New answers tagged entomology
I believe this is the Hairy Flower Wasp, Scolia soror. I don't know what you mean when you refer to six wings, however. Like all other wasps, this species has four wings.
Gillett studied the feeding behavior of Aedes africanus and Aedes aegypti, the abstract says that They showed that while the period between salivary injection and the onset of irritation was the same in both species (ca. 3 min) It seems to me that the abstract does not say whether the hosts were humans or not. Unfortunately I am not able to get the ...
I am quoting this web page http://spectrum.ieee.org/consumer-electronics/gadgets/backyard-star-wars which describe a prototype of a system to kill mosquitoes by means of a LASER, for what regard the speed: Mosquitoes fly up to a meter per second. This speed is compatible with 1.2 meter per second quoted in the paper SNOW, W. F. Field estimates of the ...
Ultrasound emitting devices are used to repel mosquitoes. We tested the repelling properties of a commercially available ultrasound device in a domestic setting in Gabon. Devices emitting three different block frequencies ranging from 3 to 11 kHz were tested in a paired, cross-over blinded and placebo controlled trial during eighteen nights in ...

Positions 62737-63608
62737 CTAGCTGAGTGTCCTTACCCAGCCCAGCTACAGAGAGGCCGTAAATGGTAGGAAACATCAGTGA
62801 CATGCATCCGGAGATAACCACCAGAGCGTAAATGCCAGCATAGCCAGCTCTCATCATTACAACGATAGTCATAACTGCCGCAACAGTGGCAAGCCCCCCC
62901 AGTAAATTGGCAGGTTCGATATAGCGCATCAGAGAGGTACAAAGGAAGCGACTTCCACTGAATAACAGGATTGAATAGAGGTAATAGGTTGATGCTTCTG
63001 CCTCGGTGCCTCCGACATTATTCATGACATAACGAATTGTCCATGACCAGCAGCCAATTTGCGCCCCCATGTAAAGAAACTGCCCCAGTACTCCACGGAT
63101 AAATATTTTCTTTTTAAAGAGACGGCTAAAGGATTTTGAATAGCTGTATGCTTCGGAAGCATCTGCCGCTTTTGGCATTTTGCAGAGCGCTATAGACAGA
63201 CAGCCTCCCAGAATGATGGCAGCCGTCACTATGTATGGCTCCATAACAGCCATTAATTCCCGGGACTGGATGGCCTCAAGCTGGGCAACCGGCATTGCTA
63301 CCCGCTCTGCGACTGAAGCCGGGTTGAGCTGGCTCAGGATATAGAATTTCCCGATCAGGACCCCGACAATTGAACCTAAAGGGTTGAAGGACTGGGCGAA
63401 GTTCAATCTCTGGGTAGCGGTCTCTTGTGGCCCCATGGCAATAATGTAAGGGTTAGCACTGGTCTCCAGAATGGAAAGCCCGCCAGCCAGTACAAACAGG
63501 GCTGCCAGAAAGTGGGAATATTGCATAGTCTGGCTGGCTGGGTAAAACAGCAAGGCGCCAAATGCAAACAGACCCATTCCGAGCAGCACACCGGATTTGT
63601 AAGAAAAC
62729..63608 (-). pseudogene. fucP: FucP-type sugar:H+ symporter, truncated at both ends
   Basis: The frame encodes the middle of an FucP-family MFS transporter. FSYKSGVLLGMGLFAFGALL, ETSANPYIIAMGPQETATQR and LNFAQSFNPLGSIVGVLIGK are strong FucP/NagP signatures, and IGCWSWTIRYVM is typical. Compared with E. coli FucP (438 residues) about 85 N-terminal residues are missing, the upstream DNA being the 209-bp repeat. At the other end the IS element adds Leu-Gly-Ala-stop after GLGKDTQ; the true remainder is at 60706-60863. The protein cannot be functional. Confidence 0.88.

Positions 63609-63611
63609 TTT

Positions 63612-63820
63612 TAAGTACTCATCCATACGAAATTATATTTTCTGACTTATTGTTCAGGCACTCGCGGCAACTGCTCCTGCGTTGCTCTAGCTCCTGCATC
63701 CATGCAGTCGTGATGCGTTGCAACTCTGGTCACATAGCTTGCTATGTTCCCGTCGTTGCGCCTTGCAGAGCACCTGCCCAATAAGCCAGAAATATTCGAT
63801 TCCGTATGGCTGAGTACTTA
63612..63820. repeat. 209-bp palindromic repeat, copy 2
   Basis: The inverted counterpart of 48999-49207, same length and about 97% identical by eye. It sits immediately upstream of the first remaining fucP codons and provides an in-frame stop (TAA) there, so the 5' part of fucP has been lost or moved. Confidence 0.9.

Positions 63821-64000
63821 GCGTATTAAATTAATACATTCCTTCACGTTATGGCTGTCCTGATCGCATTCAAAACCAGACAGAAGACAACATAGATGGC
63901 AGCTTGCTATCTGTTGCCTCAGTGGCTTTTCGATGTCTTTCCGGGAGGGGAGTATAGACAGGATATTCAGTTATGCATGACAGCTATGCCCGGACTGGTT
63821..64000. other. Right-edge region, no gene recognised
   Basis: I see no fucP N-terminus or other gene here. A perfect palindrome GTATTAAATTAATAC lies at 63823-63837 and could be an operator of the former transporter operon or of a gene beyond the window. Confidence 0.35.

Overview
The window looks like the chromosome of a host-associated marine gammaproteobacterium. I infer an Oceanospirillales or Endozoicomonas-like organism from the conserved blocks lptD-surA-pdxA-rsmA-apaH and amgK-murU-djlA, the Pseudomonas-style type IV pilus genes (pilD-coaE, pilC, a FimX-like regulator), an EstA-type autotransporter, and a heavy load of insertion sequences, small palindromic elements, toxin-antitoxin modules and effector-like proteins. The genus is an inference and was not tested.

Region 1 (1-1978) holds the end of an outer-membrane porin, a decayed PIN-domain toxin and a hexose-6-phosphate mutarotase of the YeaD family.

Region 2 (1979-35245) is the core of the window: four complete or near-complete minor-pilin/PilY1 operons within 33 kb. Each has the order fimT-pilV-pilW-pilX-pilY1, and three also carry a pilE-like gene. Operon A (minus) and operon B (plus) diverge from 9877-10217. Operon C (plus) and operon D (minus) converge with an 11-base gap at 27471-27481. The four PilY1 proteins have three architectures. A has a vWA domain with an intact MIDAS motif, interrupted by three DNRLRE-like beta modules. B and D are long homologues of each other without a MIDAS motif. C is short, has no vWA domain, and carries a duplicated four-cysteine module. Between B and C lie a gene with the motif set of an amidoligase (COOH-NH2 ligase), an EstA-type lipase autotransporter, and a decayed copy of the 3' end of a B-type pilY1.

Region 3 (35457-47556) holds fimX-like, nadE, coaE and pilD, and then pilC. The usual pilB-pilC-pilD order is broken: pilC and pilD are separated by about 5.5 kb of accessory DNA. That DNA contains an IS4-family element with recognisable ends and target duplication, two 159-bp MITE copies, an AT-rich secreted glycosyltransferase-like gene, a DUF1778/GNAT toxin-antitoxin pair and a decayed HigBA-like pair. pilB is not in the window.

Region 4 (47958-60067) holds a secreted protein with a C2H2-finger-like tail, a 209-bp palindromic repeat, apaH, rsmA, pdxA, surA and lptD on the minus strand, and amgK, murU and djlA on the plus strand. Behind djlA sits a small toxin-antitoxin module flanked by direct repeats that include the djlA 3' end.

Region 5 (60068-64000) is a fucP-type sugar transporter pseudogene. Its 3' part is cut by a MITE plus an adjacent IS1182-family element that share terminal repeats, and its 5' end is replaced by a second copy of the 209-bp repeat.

The term I was looking for was anautogeny, or an anautogenous insect. I had slightly confused the definition, with the actual definition being; 'a gravid female insect that requires a blood meal before oviposition'.
Some background: The new work involved misexpression of the Drosophila Ubx protein in the presumptive thorax of transgenic fruitfly embryos. Limb development was suppressed because of repression of Dll. By contrast, the misexpression of onychophoran and crustacean Ubx proteins did not interfere with Dll expression and the formation of thoracic limbs. ...
You're more likely to have an allergic reaction if you're stung by an insect. The reaction can be classed as: Minor localised reaction – this is normal and doesn't require allergy testing, although the affected area will often be painful for a few days large localised reaction (LLR) – this can cause other symptoms, such as swelling, itching ...
What you are seeing is a cocoon for a moth pupa. Here is a link to a YouTube video of one hatching that is normal found in the soil.
Insect 1 is a: Booklice Introduction Booklice, also called psocids, are not true lice. While they resemble lice in size and shape, booklice feed only on fungi or mold. If you find them in grain or other stored food products, it is an indication of high humidity which encourages mold growth. In addition to food products, psocids may be found ...
So that looks to me like the Ophioninae family of wasps, genus Ophion. I'll query the list of known species to try to find a more direct match.
Insect #2 is not an insect, it seems to be a woodlouse species. It's a small harmless detritivorous crustacean that likes dark and damp places. They are not uncommon in houses, but though they usually live outside. They probably died from waterloss after entering your house.
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